Don't act suspicious online, or the Facebook police will ask for a selfie

Would you send a selfie to Facebook to prove who you are? That could be the future of online authentication — at least according to a recent test spotted by some users of the social network.

Confirmed by Facebook itself, the feature acts as a Captcha test. Where current Captcha systems ask the user to prove they are human by clicking a checkbox or answering a simple math question, Facebook asks for a clear and freshly taken photograph of your face.

Captcha stands for Completely Automated Public Turing test to tell Computers and Humans Apart. In this case, the system is primarily being used to verify that Facebook accounts are being used by real people and not computers attached to a botnet.

Reports of the verification system, which is currently being trialed in a small number of cases, was first spotted by Facebook users back in April. Some reported on Reddit that they would be locked out of their Facebook account for several hours while the photo they uploaded is verified.


a friend sent me this: Facebook is now locking users out of account features, then demanding that those users "verify" their account to get back in by scanning an image of their face. AN IMAGE OF THEIR FACE. pic.twitter.com/T4TIsJFxX8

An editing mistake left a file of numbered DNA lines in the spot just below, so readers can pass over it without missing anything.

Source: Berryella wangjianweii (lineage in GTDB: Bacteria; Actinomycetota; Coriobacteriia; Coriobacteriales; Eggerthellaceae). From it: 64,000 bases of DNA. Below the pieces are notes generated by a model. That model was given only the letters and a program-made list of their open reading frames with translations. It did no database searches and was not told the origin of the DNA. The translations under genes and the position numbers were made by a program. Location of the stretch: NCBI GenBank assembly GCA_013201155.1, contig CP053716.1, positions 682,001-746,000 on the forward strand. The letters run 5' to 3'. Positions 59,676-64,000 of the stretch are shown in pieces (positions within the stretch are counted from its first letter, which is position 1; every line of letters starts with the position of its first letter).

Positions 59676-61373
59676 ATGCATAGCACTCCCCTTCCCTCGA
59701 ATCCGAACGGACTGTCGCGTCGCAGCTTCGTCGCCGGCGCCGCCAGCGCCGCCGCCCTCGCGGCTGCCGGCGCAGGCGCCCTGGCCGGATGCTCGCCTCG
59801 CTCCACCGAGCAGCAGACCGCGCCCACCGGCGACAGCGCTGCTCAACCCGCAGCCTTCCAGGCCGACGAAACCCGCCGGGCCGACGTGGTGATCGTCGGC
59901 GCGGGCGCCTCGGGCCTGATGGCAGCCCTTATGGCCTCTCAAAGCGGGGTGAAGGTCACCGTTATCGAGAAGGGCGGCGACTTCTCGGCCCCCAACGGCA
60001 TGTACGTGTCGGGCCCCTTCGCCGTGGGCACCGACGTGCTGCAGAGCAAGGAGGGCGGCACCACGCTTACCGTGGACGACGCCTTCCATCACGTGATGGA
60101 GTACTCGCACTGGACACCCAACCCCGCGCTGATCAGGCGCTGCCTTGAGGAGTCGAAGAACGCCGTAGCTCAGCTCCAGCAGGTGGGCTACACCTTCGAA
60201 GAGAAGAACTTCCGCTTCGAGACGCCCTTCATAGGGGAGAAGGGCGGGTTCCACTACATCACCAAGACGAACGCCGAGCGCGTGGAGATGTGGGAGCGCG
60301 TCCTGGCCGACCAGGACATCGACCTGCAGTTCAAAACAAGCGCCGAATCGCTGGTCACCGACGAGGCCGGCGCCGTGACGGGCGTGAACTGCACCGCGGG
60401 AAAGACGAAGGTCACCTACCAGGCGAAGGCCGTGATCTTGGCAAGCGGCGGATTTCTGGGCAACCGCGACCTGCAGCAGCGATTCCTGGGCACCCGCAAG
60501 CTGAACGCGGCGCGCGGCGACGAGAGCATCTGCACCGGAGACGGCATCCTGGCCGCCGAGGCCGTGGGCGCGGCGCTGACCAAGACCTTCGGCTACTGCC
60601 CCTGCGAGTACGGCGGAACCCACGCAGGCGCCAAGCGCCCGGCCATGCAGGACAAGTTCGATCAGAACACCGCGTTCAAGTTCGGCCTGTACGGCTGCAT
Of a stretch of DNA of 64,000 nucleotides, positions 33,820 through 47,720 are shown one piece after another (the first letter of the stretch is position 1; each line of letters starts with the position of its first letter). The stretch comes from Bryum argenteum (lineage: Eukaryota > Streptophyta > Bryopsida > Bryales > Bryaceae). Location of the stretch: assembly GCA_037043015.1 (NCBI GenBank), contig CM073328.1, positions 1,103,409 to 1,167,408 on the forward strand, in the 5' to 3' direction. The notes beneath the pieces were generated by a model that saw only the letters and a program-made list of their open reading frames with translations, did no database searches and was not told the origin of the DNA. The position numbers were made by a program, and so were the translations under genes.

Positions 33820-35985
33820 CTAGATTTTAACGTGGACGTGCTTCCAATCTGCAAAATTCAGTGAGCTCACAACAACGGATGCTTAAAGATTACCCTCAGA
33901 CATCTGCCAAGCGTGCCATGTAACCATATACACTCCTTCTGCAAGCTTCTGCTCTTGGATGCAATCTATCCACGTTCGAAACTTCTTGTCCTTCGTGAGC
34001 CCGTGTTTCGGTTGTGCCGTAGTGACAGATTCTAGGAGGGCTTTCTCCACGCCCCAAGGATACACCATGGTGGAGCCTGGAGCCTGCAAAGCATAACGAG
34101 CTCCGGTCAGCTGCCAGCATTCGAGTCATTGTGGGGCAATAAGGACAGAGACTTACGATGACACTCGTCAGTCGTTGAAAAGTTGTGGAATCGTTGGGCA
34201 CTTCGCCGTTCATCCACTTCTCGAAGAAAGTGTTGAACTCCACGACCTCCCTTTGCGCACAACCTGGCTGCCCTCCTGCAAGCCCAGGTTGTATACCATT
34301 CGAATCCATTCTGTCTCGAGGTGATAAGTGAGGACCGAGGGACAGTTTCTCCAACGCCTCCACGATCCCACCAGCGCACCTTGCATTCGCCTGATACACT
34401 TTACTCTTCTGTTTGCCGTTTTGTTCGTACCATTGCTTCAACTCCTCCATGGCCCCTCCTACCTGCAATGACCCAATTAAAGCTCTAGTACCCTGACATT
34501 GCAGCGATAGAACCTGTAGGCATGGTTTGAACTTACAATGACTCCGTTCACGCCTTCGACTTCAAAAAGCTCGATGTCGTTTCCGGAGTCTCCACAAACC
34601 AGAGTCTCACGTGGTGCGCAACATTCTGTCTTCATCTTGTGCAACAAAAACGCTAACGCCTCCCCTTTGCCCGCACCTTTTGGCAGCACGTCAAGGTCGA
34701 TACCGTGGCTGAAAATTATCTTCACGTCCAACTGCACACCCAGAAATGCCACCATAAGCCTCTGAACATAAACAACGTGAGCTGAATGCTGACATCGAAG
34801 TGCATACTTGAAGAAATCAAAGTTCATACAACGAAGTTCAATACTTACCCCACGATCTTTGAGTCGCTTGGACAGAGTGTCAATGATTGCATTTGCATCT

— can Amy Goodman pls stop inviting Assange on thx (@flexlibris) November 28, 2017


This week, Facebook has confirmed what it is doing, telling Wired the photo test is intended to "help us catch suspicious activity at various points of interaction on the site, including creating an account, sending friend requests, setting up ads payments, and creating or editing ads."

The process of both recognizing suspicious behavior and verifying the photograph are automated, Facebook says, adding that the system looks to see if the photo uploaded as verification is new and unique, or already exists online. Using a preexisting image which Facebook finds during its search would fail the Captcha test.

A screenshot of the verification system, posted on Twitter, reads: "Please upload a photo of yourself that clearly shows your face. We'll check it and then permanently delete it from our servers."

Another, now deleted, post suggested that users are locked out of their Facebook account while the image is being analyzed. It read: "You can't log in right now. We'll get in touch with you after we've reviewed your photo. You'll now be logged out of Facebook as a security precaution."

One Reddit user claimed the system had locked them out of their Facebook account for 12 hours. Once they were let back in, they were kicked out again after just 30 minutes, they said.

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